3. Now that is one lovely collection, I love it all, each and every piece. You won’t be surprised to know I am particularly attracted to the pink and green snuff bottle, but honestly, the tulips in the vase are just what we needed this coldsnowyyuckywinter morning. Thank you for putting a smile on this cranky old face!

    May you have a delightful weekend Miss Privilege!

  4. It’s a beautiful assembly of objects, exuding authenticity and family history. Time passes; good things remain. I have a little Matilda of my own, and therefore a soft spot for the porringer.

  5. LUSTING after all the heirloom silver. Especially as you and Mum have the same monogram (DMM and MoMo have the same and it was based in the same reasoning as sweet Louise had for you too)- I have to say that there is nothing quite as lovely as an old family piece of silver- luckily on MoMo’s side- we’re Southern and her sis has no time and place for such fineries, so MoMo and her two lucky girls get all of the fabulous old pieces. Will have to catalogue and report back next time I’m home.



  6. Thank you Lisa!
    The two chairs have a nice patina, so nice that they were let out for some fresh air in your garden!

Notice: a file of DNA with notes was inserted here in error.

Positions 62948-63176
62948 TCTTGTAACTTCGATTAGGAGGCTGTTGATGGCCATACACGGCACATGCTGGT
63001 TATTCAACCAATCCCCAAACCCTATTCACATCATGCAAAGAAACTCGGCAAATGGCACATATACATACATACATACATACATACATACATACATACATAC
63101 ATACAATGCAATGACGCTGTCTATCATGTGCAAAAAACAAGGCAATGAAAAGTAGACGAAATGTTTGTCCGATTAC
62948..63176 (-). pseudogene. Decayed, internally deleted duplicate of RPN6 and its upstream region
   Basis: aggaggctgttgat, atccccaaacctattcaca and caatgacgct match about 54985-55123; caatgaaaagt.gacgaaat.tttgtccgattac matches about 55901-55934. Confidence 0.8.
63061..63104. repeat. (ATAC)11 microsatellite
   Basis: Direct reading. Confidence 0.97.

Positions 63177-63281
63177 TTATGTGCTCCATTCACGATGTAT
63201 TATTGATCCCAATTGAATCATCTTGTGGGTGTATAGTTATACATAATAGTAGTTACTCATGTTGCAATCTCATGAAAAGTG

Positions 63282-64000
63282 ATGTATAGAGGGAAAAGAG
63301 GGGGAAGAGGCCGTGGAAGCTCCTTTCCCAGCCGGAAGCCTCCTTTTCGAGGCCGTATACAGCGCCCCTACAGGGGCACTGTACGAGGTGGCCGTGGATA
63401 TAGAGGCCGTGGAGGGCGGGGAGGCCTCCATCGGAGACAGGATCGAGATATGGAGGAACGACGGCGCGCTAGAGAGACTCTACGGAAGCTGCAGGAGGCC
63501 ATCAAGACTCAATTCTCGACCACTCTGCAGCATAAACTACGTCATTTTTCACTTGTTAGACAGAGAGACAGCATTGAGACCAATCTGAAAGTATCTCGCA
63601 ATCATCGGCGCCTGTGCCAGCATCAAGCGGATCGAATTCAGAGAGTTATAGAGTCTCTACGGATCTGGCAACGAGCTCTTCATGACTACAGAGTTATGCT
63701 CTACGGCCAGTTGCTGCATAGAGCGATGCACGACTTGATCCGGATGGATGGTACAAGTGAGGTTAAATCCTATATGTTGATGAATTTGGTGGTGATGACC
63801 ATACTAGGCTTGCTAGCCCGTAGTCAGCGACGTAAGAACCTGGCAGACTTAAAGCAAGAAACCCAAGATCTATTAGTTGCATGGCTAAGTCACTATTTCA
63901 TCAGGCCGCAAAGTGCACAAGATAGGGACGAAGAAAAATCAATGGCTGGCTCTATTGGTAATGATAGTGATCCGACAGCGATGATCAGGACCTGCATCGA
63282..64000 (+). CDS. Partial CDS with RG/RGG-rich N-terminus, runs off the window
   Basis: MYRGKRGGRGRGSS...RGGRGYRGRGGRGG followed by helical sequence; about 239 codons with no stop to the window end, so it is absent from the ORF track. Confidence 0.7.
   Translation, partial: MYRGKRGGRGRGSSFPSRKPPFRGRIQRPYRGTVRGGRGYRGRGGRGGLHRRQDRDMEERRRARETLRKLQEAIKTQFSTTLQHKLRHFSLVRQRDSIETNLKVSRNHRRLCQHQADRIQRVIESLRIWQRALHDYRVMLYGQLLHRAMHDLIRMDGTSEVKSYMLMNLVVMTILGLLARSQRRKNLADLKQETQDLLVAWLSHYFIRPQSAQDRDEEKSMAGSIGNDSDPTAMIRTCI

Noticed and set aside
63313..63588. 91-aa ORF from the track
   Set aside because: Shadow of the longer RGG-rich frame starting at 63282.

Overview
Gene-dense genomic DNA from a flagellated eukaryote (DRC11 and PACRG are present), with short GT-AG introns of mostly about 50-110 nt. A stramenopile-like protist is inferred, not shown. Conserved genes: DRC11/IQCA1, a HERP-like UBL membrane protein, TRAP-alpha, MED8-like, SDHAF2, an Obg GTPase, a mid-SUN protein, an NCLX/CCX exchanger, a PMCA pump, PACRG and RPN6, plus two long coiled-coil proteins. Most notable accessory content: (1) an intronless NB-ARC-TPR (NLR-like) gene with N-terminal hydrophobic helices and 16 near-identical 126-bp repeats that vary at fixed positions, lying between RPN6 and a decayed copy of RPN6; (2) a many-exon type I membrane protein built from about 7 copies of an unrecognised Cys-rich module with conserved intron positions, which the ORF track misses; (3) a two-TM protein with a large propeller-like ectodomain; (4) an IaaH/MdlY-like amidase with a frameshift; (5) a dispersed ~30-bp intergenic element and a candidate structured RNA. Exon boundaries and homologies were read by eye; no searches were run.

The Matilda bowl is exquisite, LOVE the detail and the script shows a lovely hand…
    nice touch with the tulips…
    roses love the cold of silver too, they seem to last longer.

    Have a fabulous weekend!

  7. That porringer is gorgeous, as are all of your family heirlooms. My kids’ bed frames have been handed down through the family. My 3-year-old son sleeps on one that belonged to his great-grandparents, while daughter sleeps on one that was my mother’s, then mine. Something quite wonderful about that, in my modest opinion. :)

  8. The silver bowl with your monograms is my favorite, of the pieces you show. Simple, elegant + the monograms.

  9. What lovely mementos of your dear Grandmama! Of course, monograms always make heirloom pieces that much more meaningful. Thank you for sharing these beautiful pieces of history with us. Have a wonderful weekend!

  10. Lovely! You are so right about the monogramming – if you visit me, I may just monogram you if you sit still too long ;-) Have a great weekend, Lisa! xoxo

  11. My sisters all got monogrammed silver baby cups when they were born. I got a food pusher. Yes, a silver food pusher, wth?

    My youngest sister shared a monogram with a great aunt, completely random. Sister = first/middle/last, Great Aunt = first/maiden/married. Needless to say, little sister scored when Great Aunt went on to her reward.

  12. The silver pieces are very nice, and I love the colorful snuff bottles.

    Do you think your children will want these things someday?

    We love elegant things, but our kids don’t seem to.